There’s a major shake-up in how homeowners are paying for solar systems.
Some homeowners will now have to pay more for keeping their systems on the grid, thanks to a new pricing structure approved by the Public Utilities Commission.
The commission approved two new rooftop PV programs for Hawaiian Electric: Grid Supply and Self Supply.
The utility describes the programs, which will be offered to Hawaiian Electric, Maui Electric, and Hawaii Electric Light Company later this month, as:
- Grid Supply, which provides rooftop PV customers on Oahu and Hawaii island with credits on their electric bills for excess electricity sent to the grid at a fixed rate of approximately 15 cents per kilowatt-hour. Customers on Maui would be credited at approximately 17 cents per kilowatt-hour, Molokai at approximately 24 cents per kilowatt-hour, and Lanai at approximately 28 cents per kilowatt-hour.
- Self Supply, which is designed for customers with rooftop PV systems and energy storage, such as batteries. It provides for an expedited review and approval of applications in areas with high levels of PV.
The good news is that these programs provide homeowners with new options to install PV panels.
The bad news is that the new structure reduces credits to homeowners, from 25 cents per kilowatt hour to 15 cents for Oahu residents. Credits to Maui and Hawaii Island homeowners are about slashed in half.
In addition, to help cover the fixed costs of providing service to PV customers who remain connected to the grid for continued service even when their PV systems are not producing energy, new residential PV system owners will pay a minimum monthly bill of $25.
That’s up from the $17 Oahu residents were paying.
These new options will replace the Net Energy Metering (NEM) program. Customers with a current NEM agreement and those with valid pending applications submitted prior to Oct. 13, 2015 will continue under the NEM program.
Current NEM customers who want to install more PV panels or otherwise modify their current systems will be required to transition to either the new Grid Supply or Self Supply programs.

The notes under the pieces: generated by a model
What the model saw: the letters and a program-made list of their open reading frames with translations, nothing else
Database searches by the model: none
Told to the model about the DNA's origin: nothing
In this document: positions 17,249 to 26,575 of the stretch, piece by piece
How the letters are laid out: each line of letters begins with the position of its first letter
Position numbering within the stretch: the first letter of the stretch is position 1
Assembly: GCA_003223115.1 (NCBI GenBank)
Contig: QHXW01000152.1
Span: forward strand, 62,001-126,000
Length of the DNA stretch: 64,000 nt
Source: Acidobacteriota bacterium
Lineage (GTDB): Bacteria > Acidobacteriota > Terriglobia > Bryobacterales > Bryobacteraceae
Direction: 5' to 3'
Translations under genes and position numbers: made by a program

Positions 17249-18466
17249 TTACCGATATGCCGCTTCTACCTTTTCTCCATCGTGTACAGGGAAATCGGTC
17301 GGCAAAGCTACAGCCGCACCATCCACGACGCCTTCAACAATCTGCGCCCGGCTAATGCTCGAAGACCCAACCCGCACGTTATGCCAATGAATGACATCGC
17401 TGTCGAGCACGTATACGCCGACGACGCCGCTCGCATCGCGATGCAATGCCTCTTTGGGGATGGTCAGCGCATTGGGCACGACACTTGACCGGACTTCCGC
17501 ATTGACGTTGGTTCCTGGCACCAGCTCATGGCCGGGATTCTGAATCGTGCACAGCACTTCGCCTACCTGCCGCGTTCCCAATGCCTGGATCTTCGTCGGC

Officials tell us the changes are necessary because of the ever-growing solar industry in the islands.
“I was told that 15 years ago we had maybe 800 PVs. Today we have over 51,000. That raises new issues and challenges,” said PUC chair Randy Iwase. “The energy field is not a static field. It constantly changes and we have to be on a constant state of evolution.”
“We appreciate the PUC’s thorough review of the complex issues that need to be balanced,” said Jim Alberts, Hawaiian Electric senior vice president of customer service. “We see solar power as an important part of the diverse set of renewable energy solutions needed to help lower customer bills and meet Hawaii’s goal of a 100 percent renewable portfolio standard by 2045.”
However, one solar company says these changes will slow the industry.
“Everyone who has a solar system now are grandfathered and this doesn’t affect them at all, but for people who are trying to get on, of which there is an enormous demand,” said Colin Yost, COO of Revolusun, “and actually the market has been shifting to more moderate- and lower-income people getting access to solar, so now it is going to be harder for them to get access to solar. They are still going to be able to do it, but the value is going to be substantially less and that is not really fair.”
Yost believes there’s no good reason to stop NEM.
“This is the first state in the nation to do this and it is ironic because Hawaii is this place that has a 2045 100-percent renewable energy goal and is extremely supportive of renewable energy and then they go and do things like this which will take us a step back,” he said. “Everyone is going to stop for a moment and think about it and it will slow down the rate of adoption.”
The PUC also agreed to allow the Hawaiian Electric Companies to submit a revised time-of-use rate proposal to further expand options for our customers.
The PUC stated that these programs are intended to serve as transitional programs while it continues to develop long-term solutions.
The new Grid Supply and Self Supply programs are expected to be available to customers by Oct. 21.